Thursday, March 21, 2013

I am an Aspergirl.

I've been holding off on this post because I've wanted to make it super intelligent and though-out and like an Aspergirl manifesta, but I'm just sick of waiting to form intelligent thought, perhaps it will come out naturally Grimes-Tumblr-style. It could happen.

So, a couple of weeks ago I took the Autism Quotient and scored a 35. A score of 32 and above most likely means you're on the Spectrum. The spectrum of Autism. As I scored in the lower area of Autism, that probably means Asperger's. I haven't sought a formal diagnosis (which I'm planning to talk to my therapist about that at my next appointment) yet, but this label is fitting me so comfortably, so perfectly, that I think a lack of formal diagnosis would piss me off. Because I SO am an Aspergirl.
Let's just get the definitions out of the way first...
Mayo Clinic defines Asperger's Syndrome as: a developmental disorder that affects a person's ability to socialize and communicate effectively with others. Children with Asperger's syndrome typically exhibit social awkwardness and an all-absorbing interest in specific topics.

Doctors group Asperger's syndrome with other conditions that are called autistic spectrum disorders or pervasive developmental disorders. These disorders all involve problems with social skills and communication. Asperger's syndrome is generally thought to be at the milder end of this spectrum.

While there's no cure for Asperger's syndrome, if your child has the condition treatment can help him or her learn how to interact more successfully in social situations.

Some of the symptoms (what I'd rather refer to as traits) that I exhibit include:
  • lack of eye contact and awkward body postures/positions
  • not understanding sarcasm: I never have. The first time my mom did it and explained the concept to me as a child I said, "I don't like that. Don't do that ever again."
  • poor coordination
  • mutism: being unable to speak in certain situations. For me, this is usually exhibited in one-on-one situations, especially if someone is asking me about myself.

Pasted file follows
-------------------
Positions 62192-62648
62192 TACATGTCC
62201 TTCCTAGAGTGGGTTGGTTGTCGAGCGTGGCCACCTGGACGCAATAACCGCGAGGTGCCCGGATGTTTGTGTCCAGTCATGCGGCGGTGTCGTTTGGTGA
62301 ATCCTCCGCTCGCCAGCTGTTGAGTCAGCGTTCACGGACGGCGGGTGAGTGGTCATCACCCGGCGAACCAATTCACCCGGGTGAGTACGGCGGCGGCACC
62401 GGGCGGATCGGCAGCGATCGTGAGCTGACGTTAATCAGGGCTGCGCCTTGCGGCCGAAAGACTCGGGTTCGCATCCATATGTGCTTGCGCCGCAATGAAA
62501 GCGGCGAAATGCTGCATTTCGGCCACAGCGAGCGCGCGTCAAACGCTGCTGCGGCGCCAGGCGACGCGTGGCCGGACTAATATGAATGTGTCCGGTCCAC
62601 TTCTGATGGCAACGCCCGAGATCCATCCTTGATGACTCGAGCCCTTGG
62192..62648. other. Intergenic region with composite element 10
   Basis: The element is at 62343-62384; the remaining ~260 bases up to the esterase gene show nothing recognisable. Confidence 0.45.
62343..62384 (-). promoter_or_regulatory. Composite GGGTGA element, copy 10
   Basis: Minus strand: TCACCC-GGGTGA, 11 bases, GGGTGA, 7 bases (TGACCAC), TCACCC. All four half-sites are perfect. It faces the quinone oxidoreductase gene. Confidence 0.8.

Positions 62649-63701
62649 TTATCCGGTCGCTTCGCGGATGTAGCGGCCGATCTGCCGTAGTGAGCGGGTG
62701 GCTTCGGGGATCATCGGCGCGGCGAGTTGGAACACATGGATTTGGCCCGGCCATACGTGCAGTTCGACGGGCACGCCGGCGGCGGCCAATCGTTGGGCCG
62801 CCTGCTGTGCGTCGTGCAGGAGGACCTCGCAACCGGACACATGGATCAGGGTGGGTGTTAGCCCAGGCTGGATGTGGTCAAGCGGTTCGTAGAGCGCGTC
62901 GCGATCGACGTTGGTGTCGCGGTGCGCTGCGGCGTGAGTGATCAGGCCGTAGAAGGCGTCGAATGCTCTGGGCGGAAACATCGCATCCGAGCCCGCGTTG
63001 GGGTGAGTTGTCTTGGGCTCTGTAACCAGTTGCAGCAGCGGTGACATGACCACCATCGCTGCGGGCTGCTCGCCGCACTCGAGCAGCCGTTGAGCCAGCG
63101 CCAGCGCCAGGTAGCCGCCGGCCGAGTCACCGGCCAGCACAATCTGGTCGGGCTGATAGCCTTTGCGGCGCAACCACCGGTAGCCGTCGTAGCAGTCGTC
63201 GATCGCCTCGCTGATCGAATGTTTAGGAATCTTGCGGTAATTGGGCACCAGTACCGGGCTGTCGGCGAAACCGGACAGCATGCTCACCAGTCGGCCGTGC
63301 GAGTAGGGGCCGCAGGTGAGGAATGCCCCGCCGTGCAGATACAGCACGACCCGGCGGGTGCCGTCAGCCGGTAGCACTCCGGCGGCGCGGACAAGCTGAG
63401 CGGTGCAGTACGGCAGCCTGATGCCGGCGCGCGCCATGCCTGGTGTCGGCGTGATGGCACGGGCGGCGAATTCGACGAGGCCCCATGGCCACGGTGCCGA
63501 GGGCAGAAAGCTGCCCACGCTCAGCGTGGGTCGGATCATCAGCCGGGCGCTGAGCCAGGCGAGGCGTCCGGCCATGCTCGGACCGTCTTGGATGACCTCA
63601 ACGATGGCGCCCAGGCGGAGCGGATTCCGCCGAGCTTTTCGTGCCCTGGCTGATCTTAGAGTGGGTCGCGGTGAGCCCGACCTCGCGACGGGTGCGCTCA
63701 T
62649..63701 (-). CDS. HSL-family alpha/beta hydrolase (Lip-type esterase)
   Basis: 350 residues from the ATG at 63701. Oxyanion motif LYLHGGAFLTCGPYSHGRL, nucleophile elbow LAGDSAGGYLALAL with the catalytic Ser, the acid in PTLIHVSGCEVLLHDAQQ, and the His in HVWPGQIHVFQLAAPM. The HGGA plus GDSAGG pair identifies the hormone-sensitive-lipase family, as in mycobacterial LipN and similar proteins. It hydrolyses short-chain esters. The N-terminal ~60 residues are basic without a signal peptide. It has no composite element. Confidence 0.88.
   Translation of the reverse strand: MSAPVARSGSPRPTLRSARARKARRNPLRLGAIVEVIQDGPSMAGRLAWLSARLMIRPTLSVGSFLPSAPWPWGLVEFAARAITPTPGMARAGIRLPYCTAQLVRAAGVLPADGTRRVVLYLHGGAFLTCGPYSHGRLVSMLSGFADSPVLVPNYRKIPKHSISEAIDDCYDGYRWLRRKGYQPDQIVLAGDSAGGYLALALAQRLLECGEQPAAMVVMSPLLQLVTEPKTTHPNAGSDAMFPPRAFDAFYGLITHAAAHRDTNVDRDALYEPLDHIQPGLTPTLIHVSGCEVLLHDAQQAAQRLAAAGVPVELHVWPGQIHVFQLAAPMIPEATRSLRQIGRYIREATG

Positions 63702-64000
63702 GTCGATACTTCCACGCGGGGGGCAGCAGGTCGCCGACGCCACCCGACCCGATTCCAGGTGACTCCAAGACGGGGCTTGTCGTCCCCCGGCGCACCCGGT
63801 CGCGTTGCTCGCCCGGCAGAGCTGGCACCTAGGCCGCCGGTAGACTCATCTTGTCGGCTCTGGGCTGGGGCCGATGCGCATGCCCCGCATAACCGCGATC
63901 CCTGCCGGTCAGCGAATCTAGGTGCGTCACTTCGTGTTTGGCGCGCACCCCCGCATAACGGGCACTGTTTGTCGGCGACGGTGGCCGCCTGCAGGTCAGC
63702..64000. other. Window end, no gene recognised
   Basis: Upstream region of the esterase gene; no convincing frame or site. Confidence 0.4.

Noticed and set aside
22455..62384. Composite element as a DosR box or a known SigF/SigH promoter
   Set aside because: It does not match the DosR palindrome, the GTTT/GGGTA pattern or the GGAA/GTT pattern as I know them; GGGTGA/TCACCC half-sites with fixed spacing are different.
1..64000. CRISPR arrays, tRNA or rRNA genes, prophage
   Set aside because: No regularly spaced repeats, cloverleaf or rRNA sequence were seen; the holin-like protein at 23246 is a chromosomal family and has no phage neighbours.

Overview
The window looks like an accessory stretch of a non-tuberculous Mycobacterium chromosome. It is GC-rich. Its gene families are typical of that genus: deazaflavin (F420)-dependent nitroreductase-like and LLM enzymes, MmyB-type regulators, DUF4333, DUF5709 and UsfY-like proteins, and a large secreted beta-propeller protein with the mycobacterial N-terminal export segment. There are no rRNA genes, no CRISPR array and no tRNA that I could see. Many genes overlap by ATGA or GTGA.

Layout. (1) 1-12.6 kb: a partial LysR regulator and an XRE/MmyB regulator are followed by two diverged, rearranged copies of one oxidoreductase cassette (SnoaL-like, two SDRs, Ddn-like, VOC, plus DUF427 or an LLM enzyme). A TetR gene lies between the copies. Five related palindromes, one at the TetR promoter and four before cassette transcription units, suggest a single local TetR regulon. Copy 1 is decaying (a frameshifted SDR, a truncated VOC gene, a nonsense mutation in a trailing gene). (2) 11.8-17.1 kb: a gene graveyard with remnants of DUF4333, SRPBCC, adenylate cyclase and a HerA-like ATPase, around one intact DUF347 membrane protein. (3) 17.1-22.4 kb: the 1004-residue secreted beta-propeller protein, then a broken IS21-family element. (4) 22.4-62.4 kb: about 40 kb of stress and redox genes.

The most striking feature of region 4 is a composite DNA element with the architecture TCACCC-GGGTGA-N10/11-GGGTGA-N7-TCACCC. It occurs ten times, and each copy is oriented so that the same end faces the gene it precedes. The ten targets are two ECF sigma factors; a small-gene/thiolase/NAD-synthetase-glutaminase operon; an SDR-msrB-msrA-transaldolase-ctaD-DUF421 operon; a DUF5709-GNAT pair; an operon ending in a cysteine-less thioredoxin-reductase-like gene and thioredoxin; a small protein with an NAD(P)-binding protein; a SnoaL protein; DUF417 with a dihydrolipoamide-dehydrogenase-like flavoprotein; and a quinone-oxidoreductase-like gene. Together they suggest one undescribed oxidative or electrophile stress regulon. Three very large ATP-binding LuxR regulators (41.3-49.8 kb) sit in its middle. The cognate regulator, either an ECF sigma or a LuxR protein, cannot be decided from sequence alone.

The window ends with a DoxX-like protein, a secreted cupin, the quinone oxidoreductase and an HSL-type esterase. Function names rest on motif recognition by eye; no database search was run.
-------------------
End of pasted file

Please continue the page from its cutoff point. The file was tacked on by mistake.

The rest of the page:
• can engage in monotonous tasks for hours on end: my favorite job ever was being a library page (shelving/checking in books). I love engaging in activities that occupy a background-space of my mind/body so that I can think about other things. My Valium is monotonous physical movement. If I'm sorting/shelving books, I'm calm. If I'm walking, I'm calm. If I'm dancing, I'm calm. If I'm typing, I'm probably ok too. This also goes along with stims (self-stimulating behaviors, like rocking, feet-shaking, weird, repetitive movements). I also can calm myself by touching certain textures. I like brushed aluminum, computer keys, warm metal, paper, etc.
  • repetitive routines/rituals: I fall apart without my routines. I almost can't sleep without watching Star Trek first. The soothing background noise on the Enterprise in The Next Generation calms me greatly.
  • eccentric personality/style: Have you seen me? Yeah.
  • strong sensory sensitivity: I find this to be the biggest part of being an Aspergirl. Every moment of every day I try to control my sensory input. I won't go to shows unless I know I like the music. I've taken to wearing earbuds when I go to movies, as they're often too loud for me. I'm constantly turning up and down the TV so that it's "perfect". I can't stand the sound of dishes clanking together. On days when I'm having a really hard time getting out of the house for work, I wear really comfortable layers and hide within the softness in order to create a buffer with the outside world. I frequently feel as if I don't want to be "seen". I like to have music going at all times, but I have to choose the music and the volume level myself. If I could always have headphones on in public, I'd function a LOT better in social situations. The only time I feel empowered/capable is while listening to music. Often I am overwhelmed by emotions portrayed in pop culture and I can't continue watching something that upsets me, especially if an image upsets me, I'll experience it over and over again in my mind for hours after seeing it. I can also be intensely distracted by an aspect of someone's appearance on a show or movie I'd otherwise enjoy and have to stop watching. For example, I can barely look at Courtney Cox on Friends because I know how much she'll fuck up her face later. Even though she was beautiful on Friends and I love her character as Monica, I can barely look at her with flashes of her new alien face flashing in my head.  
  • attachment to animals and/or inanimate objects over people: I have NO problem bonding with animals and electronics, its people I have difficulty understanding.
  • being in "their own world": I am CONSTANTLY fighting this at work. I have to remind myself to do my job constantly, because it's very easy to daydream in reference.
  • can spend hours in a library researching: but the problem here is that I can only spend hours researching something I care about. If someone asks me to help them on their family history, forget about it. I don't fucking care and I have a hard time pretending I do.
  • unusual preoccupations
  • hard time saying "i love you" or showing affection: I have a very hard time with this. I assume that those I am close to know how much I care about them because I tolerate their presence. I am aware how this sounds, and I try to be more engaging, especially in my marriage, but it is a conscious effort.